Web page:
Too much saturated fat in your blood can also cause an inflammatory reaction, and can therefore start and/or aggravate the situation.

Studies have shown that too much low density lipoprotein or LDL puts you at a higher risk of cardiovascular disease, and that high density lipoprotein or HDL protects you. LDL is therefore often called “bad” cholesterol and HDL “good” cholesterol, and clinicians use the LDL/HDL ratio or the total cholesterol/HDL ratio to estimate your risk. The amount of triglycerides in your blood is also important.

To keep your vessels healthy, you want a diet that is anti-oxidant and anti-inflammatory, improves the LDL/HDL ratio and lowers the amount of triglycerides.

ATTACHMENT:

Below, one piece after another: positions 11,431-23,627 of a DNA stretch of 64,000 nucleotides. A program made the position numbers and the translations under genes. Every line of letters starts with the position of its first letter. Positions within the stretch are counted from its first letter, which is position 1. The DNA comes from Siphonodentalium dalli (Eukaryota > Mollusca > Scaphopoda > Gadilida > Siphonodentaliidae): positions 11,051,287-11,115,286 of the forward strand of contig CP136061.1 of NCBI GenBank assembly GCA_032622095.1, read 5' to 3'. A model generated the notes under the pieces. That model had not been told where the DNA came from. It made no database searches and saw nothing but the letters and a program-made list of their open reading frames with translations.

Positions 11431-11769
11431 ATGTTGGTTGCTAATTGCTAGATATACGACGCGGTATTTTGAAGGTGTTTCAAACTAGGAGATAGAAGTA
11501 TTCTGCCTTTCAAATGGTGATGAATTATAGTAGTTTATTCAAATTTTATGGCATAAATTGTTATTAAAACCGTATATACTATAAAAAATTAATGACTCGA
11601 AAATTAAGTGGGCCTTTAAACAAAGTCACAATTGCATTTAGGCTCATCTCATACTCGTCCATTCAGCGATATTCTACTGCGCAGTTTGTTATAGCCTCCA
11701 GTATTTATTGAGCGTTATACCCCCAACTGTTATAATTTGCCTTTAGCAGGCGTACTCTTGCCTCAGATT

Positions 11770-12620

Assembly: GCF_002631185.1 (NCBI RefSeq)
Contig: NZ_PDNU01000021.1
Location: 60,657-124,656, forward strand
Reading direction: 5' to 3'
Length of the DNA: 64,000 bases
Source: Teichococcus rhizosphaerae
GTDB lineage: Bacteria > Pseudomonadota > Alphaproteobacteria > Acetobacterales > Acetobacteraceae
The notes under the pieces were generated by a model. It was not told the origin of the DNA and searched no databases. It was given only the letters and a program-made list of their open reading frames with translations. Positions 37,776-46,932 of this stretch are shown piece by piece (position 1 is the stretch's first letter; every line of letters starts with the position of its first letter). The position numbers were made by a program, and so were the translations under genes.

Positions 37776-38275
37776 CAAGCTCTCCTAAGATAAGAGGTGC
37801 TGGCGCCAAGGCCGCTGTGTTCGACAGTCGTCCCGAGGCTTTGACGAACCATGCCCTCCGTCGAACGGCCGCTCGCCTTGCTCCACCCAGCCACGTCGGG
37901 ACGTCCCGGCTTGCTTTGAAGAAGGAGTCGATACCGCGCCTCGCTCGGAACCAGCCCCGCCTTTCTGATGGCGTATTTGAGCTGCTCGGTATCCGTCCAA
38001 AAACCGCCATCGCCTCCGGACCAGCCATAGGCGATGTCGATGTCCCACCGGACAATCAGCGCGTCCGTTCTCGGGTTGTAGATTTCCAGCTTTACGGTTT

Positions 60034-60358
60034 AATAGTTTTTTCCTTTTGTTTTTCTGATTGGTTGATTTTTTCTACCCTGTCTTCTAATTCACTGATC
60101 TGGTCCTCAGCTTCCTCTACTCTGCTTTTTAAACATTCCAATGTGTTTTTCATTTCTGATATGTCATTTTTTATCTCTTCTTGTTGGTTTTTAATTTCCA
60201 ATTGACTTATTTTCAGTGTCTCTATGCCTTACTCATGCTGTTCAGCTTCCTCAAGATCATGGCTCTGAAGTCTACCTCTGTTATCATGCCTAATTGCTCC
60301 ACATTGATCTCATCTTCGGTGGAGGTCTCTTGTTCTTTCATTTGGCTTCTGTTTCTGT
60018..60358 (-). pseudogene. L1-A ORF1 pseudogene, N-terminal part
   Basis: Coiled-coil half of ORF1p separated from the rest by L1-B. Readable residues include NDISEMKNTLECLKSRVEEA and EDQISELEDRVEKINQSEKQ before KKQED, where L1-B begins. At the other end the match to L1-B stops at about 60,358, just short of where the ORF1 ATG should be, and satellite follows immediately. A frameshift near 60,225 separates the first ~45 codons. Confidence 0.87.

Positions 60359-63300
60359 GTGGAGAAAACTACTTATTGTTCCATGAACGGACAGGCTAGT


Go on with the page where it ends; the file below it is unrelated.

Everybody agrees that industrial trans-fats are bad for your health. They are made by hydrogenating vegetable oils and, as they are more stable than other fats, are ideal for frying and making processed food. However, they increase LDL and lower HDL, and you should therefore avoid them. Some whole foods such as milk contain small amounts of trans-fats, but there is evidence that these are different from the industrial ones and do not harm you.

Salers Cow. Milk and meat from cows and other ...
Salers Cow. Milk and meat from cows and other ruminants contains naturally occurring trans fats in small quantities (Photo credit: Wikipedia)

Saturated fats

Saturated fats are typically found in red and processed meat, butter and other forms of animal fats. Previously, scientists thought that eating too much saturated fats increases your risk of cardiovascular disease, as they raise your LDL. However, studies do not confirm this.